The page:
"He sings of distance, about rivers and ranches, of smoldering passions and sad laments, of faraway longing and unrequited love."
Everybody else romances the road. Joe Ely lives it. Call him what you want - a wandering minstrel, gypsy cowboy, visionary song poet, or houserocker on fire - whatever he is, Ely's covered a lot of ground in his time. He really has ridden the rails (in a circus train, no less), thumbed his way across the country, hopped boats to exotic foreign lands, and ridden horses across the prairie. All part of the relentless quest for revelation that only a journey can satisfy.
Those sort of restless yearnings come naturally to a boy from Lubbock, Texas, where the flat dusty landscape, endless sky and vast horizons have inspired several generations of young creative types to fill up all that empty space with music, as Buddy Holly did, as did Waylon Jennings, and Roy Orbison all the way to the current Lubbock Mob consisting of Ely and his compadres Jimmie Dale Gilmore, Butch Hancock, and Terry Allen. Like them, Joe Ely has proved to himself before he proved to a growing number of faithful that when it comes to the mystical process of writing, singing, and performing music, there's no pretending or holding back. Where he comes from, you put your emotions ofn the line each and every night.
That upbringing led Joe Ely to roam the earth and preach the gospel of the Roadhouse, extolling the virtues of the nowhere-else-but-Texas pressure cooker enviornment where hard core country and the rawest kind of rock and roll collide on the dancefloor every Saturday night.
The first milestone was a band called the Flatlanders, formed in Lubbock more than twenty years ago by Ely, Hancock and Gilmore. Their visionary melding of country, rock, and fold immediately pegged them as three singer- songwriters who were ahead of their time and way too experimental for Nashville.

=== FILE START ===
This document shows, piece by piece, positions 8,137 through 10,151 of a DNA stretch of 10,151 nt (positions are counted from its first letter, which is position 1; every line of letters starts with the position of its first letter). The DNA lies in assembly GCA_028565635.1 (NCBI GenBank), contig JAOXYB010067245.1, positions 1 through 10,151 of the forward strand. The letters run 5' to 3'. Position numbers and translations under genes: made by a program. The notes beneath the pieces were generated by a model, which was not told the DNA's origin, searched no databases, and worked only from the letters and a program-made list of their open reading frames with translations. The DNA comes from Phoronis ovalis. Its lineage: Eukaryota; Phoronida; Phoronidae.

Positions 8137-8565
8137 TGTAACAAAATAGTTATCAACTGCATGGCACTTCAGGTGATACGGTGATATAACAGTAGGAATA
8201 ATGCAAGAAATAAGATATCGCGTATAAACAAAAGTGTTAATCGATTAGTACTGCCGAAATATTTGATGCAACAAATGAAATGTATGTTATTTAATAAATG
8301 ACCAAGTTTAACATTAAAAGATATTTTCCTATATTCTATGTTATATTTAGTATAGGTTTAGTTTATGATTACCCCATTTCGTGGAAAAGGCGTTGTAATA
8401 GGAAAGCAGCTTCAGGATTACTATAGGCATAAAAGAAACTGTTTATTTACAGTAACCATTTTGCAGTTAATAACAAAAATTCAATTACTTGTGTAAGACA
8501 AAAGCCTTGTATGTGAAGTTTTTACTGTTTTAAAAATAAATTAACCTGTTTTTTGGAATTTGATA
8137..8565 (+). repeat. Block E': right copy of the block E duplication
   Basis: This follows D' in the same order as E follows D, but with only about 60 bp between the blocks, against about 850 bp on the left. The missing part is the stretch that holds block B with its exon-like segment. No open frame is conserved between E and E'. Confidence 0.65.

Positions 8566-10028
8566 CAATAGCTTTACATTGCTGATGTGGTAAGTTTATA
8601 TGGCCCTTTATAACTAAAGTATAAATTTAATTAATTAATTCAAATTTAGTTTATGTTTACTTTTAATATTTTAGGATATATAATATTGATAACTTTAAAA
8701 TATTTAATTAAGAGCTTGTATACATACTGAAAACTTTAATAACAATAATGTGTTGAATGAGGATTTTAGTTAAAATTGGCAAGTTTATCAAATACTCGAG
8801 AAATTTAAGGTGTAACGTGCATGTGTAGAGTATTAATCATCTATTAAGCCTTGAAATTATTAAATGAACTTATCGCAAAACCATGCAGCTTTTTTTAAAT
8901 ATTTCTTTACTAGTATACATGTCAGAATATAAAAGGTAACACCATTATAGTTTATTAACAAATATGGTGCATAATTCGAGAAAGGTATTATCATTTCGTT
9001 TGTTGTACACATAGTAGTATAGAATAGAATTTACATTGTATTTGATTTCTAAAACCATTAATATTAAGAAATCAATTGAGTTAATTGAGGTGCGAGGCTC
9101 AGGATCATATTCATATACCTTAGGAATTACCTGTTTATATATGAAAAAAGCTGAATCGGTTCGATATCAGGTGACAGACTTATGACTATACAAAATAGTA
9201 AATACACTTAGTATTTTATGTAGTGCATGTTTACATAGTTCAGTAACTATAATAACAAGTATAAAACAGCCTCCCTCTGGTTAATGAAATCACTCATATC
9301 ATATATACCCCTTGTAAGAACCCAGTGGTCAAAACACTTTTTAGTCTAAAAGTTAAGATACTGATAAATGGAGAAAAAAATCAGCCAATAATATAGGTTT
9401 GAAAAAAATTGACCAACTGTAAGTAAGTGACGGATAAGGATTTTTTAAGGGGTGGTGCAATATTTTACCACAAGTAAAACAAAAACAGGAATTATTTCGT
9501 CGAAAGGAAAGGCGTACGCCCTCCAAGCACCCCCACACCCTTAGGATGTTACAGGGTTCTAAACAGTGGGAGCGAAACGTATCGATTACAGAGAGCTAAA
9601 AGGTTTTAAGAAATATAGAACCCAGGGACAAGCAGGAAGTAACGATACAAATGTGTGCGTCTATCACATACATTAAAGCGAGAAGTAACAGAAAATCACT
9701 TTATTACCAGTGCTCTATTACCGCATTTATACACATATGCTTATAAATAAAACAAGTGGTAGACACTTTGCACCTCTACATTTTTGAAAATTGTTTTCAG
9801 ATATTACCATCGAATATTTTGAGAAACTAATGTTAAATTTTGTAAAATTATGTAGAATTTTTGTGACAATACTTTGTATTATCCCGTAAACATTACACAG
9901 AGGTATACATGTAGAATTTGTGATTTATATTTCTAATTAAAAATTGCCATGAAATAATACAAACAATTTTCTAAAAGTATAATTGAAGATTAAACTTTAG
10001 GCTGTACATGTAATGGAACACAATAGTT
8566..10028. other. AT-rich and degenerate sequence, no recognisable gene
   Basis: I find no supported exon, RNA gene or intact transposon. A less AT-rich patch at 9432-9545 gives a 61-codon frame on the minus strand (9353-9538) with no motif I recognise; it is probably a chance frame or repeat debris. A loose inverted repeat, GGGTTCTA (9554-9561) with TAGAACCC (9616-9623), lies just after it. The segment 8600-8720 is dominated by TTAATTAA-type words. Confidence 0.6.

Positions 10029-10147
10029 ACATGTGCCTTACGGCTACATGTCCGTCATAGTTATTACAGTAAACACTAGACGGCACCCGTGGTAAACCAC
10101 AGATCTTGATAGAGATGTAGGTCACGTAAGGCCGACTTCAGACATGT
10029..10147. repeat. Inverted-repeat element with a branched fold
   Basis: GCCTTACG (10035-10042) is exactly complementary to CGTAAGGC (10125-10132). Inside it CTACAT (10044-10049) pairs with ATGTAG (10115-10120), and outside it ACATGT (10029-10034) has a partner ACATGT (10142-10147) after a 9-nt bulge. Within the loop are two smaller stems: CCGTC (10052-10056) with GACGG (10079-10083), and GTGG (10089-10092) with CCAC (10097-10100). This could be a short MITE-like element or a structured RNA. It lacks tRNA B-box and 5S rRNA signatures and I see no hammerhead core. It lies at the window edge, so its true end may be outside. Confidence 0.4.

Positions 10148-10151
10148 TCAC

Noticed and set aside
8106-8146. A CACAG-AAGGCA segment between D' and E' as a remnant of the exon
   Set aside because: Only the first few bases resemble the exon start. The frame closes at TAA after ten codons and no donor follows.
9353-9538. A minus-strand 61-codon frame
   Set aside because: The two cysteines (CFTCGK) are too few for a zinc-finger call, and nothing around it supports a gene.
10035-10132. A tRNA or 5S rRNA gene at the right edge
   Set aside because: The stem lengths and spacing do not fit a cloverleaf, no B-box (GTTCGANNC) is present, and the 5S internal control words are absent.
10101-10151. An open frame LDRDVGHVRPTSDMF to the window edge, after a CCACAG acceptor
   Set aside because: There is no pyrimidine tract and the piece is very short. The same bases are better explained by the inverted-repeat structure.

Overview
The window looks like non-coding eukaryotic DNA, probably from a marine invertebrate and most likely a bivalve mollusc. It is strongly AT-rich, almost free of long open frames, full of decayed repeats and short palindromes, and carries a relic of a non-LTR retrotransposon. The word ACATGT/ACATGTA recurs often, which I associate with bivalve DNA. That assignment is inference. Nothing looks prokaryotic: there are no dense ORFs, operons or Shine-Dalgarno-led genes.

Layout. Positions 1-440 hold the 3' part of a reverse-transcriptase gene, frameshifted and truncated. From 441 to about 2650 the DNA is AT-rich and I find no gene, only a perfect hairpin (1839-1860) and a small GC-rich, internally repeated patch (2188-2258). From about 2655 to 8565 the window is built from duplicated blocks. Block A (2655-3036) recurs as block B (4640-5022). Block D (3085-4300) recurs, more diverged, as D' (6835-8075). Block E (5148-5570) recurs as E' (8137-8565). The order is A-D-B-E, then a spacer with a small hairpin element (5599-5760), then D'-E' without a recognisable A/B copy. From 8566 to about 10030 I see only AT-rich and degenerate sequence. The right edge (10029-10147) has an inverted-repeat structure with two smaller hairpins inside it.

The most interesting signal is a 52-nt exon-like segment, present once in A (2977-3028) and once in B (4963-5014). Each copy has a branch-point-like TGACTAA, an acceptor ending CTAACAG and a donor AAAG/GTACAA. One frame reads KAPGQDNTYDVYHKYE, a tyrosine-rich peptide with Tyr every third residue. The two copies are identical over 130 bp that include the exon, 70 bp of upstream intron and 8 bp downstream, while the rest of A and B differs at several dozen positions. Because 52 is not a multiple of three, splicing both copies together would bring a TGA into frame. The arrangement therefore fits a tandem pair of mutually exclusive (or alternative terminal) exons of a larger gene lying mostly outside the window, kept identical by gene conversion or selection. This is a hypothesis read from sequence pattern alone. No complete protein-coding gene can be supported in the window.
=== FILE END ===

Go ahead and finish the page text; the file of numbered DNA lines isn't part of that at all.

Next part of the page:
Next came the Joe Ely Band, Joe's own ensemble who once again mixed country and rock elements into something new and completely different, proving to anyone that heard them that an accordion or pedal steel guitar really could pack the same sonic punch as an electric guitar. In England, the Panhandle poets and his pickers were embraced by the Clash, the standard bearers of the nascent punk movement, who might not have shared the same cultural values as the West Texans, but who certainly knew integrity when they heard it.
Since then, Ely has gained the respect of his friends and his peers, including such kindred spirits as Bruce Springsteen, who contributes vocals on his latest album, along with old friend Jimmie Dale Gilmore, and new friend Raul Malo of the Mavericks.
Whatever qualities grabbed their attention, Joe Ely remains a Texas origional. In Austin, where he now lives and works, a body of work that spans thirteen albums and his willingness to put it all on the line each and every night have rightfully accorded him status akin to royalty.
But no matter how virtuous those qualities and associations seem in retrospect, and no matter how illustrious his performing and recording career may be, all the accomplishments and accolades suddenly seem like mere preludes that have been building up to Letter to Laredo. On this collections of songs, Joe Ely simply sets out to demonstrate what all the fuss is about.
He sings of distance, about rivers and ranches, of smoldering passions and sad laments, of faraway longing and unrequited love. He sings of journeys that take him from the High Plains of West Texas to dark and mysterious flamenco bars in Spanish Andalusia, where Arab, African, and European influences commingle. And more than once he can be seen and heard chasing hearts and souls south across the Rio Grande.
The voice is that of a man who speaks fluently the patois of honky tonks and jook joints, who can hold an audience around a campfire riveted untill the break of dawn, or inspire a crowd of thousands to kick up their bootheels in a two-step or a stomp. It's a voice that can converse with a pistolero as directly as it conveys intimacy to a lover, or articulates that high lonesome feeling known to everyone who has ever hurt. So pull up a chair, cut a rug, or hit the highway. Listener's choice. The songs that Joe Ely sings are the stuff that make anyone's journey something worth remembering.
by Joe Nick Patoski